Investing in America, for 100 Years

Cover of "100 Years of Investing in America"

By Stephen A. Wooderson, CEO, CSAVR

This summer marked 100 years since a major milestone in our nation’s history—the establishment of America’s public vocational rehabilitation (VR) program, which was created by Congress in 1920.

As the collective voice for chief administrators of state VR agencies, the Council of State Administrators of Vocational Rehabilitation (CSAVR) is pleased to celebrate VR’s centennial with a special issue of our annual Investing in America publication featuring a timeline of the events that have shaped the VR program since its start, as well as examples of its impact as of late. For instance, we learn about:

  • Travis Telford, a formerly incarcerated individual who, with assistance from VR in Utah, charted a new path for himself as a commercial truck driver;
  • Sasha Ferguson, a young woman with autism who, with pre-employment transition services from VR in Alaska, is turning her love of cooking into a career;
  • Chris Walden, a resident of Washington State who, with help from VR in Washington, transferred from sheltered to competitive, integrated employment;
  • Raeshetia Cook from Illinois, who has a mental health condition and is hard of hearing and received help from VR in Illinois in obtaining workplace accommodations;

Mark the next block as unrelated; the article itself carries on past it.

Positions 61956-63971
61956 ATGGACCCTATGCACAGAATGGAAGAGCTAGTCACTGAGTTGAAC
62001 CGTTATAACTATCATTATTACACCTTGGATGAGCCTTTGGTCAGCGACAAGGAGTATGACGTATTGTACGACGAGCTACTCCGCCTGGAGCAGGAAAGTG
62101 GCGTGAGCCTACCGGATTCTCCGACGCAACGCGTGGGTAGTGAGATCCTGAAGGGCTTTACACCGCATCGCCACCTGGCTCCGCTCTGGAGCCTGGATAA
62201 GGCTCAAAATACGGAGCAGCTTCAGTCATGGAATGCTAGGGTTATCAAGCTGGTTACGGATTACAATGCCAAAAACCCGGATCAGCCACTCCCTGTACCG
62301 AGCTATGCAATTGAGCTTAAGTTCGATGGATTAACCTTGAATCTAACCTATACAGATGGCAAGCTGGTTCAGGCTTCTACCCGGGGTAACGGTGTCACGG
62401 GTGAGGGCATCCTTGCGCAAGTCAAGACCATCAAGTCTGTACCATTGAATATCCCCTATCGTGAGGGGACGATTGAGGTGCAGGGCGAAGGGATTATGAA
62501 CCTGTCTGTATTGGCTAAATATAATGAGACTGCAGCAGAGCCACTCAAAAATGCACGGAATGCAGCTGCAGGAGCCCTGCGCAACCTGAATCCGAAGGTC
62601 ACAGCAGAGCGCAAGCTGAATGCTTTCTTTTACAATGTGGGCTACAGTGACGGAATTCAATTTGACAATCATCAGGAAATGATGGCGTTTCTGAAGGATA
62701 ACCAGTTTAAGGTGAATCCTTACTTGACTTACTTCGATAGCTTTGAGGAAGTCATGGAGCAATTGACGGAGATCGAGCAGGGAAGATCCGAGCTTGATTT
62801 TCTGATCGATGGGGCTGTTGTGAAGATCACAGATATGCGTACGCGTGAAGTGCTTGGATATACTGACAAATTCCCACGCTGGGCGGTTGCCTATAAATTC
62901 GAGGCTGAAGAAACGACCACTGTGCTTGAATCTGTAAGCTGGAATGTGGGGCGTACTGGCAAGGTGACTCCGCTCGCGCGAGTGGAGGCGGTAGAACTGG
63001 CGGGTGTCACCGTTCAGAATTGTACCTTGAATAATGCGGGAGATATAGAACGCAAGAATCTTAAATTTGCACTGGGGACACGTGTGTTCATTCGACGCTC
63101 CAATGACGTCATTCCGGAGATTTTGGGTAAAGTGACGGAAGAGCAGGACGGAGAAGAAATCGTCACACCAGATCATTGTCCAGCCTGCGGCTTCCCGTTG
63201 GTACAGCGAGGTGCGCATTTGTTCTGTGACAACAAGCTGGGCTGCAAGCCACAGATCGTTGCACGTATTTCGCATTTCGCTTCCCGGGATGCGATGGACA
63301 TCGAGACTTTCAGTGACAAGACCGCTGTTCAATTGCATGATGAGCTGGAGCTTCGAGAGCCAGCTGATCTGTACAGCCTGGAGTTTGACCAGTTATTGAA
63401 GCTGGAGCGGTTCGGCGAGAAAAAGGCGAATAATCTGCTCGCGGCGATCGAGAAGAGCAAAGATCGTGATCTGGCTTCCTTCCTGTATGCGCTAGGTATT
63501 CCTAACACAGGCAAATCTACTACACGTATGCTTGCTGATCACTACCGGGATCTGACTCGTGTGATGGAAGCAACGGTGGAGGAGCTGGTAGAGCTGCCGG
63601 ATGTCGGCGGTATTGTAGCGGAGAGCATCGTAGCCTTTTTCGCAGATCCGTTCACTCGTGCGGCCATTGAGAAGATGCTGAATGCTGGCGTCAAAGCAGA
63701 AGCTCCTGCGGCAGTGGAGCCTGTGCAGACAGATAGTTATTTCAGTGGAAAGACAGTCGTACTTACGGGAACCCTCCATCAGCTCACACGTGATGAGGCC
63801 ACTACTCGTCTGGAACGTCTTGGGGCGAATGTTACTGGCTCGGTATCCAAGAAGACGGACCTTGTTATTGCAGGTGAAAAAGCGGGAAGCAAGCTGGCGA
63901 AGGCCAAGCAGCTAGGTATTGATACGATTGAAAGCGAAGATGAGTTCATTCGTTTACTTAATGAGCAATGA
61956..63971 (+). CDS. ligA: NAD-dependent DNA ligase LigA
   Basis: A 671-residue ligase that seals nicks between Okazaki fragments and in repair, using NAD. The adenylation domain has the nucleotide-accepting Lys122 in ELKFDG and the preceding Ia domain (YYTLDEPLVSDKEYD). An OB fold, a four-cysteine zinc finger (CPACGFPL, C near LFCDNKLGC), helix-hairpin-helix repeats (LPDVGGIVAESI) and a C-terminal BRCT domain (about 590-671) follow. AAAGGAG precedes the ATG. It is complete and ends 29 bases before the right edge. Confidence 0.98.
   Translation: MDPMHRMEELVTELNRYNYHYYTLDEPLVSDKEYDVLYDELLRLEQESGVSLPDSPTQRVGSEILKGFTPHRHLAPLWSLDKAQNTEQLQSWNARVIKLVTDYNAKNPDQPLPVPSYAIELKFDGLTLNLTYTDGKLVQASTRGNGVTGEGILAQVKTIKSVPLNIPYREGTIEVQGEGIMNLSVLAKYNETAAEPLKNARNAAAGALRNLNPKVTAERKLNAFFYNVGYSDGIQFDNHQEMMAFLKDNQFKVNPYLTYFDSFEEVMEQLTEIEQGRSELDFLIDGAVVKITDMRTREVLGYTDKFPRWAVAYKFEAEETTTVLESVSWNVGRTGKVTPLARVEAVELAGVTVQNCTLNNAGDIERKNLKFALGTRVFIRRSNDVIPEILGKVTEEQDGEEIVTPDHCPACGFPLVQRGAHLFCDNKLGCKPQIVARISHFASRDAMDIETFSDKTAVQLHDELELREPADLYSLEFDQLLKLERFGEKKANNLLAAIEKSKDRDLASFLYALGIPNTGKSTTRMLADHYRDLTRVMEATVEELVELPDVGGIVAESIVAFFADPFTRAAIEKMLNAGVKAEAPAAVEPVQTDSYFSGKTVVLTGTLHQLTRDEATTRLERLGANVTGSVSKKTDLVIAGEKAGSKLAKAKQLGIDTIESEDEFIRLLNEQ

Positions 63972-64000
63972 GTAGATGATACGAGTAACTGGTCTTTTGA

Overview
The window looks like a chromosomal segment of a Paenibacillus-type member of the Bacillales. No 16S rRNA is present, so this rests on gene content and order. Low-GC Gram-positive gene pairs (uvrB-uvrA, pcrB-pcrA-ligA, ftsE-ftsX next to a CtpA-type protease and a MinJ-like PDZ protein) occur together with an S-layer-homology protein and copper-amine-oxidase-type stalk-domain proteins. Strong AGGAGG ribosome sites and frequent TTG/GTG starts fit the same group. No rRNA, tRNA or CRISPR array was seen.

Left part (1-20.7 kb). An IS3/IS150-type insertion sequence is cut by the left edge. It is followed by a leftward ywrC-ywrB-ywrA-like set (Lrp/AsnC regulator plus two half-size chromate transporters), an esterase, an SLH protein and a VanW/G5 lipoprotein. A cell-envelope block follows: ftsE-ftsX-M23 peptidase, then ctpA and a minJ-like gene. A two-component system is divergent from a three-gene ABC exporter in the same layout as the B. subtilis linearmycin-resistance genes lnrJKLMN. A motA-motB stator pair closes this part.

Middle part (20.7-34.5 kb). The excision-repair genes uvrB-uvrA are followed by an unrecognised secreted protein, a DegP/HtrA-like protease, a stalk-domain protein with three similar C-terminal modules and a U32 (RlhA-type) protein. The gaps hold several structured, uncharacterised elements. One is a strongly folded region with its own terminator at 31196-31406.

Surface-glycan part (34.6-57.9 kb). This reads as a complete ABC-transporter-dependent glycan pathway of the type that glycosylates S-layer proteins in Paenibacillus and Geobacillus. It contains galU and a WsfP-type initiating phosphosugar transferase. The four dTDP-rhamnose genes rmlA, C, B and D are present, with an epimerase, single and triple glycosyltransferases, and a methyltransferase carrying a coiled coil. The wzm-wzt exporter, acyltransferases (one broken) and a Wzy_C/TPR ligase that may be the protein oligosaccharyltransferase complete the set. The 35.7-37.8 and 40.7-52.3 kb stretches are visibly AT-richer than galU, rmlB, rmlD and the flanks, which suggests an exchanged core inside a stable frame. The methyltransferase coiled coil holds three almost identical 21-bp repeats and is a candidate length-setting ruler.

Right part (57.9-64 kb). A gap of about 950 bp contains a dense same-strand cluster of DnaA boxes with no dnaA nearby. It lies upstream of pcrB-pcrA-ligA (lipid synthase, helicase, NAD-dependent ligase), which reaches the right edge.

• A summer internship program sponsored by the Massachusetts Commission for the Blind that connects its VR consumers with employers across the Commonwealth;
  • A summer program sponsored by VR in Nevada that helps high schoolers with disabilities explore their college and career options going forward; and
  • CVS Health’s long-standing commitment to disability inclusion—and how it’s fruitful partnership with CSAVR’s National Employment Team helps in delivering on it.

Of course, these stories are just a small sample of VR’s impact. We now look forward to continuing to invest in individuals, businesses and communities across the nation—for the next 100 years and beyond.

Blog articles provide insights on the activities of schools, programs, grantees, and other education stakeholders to promote continuing discussion of educational innovation and reform. Articles do not endorse any educational product, service, curriculum or pedagogy.

Leave a Comment

Your email address will not be published. Required fields are marked *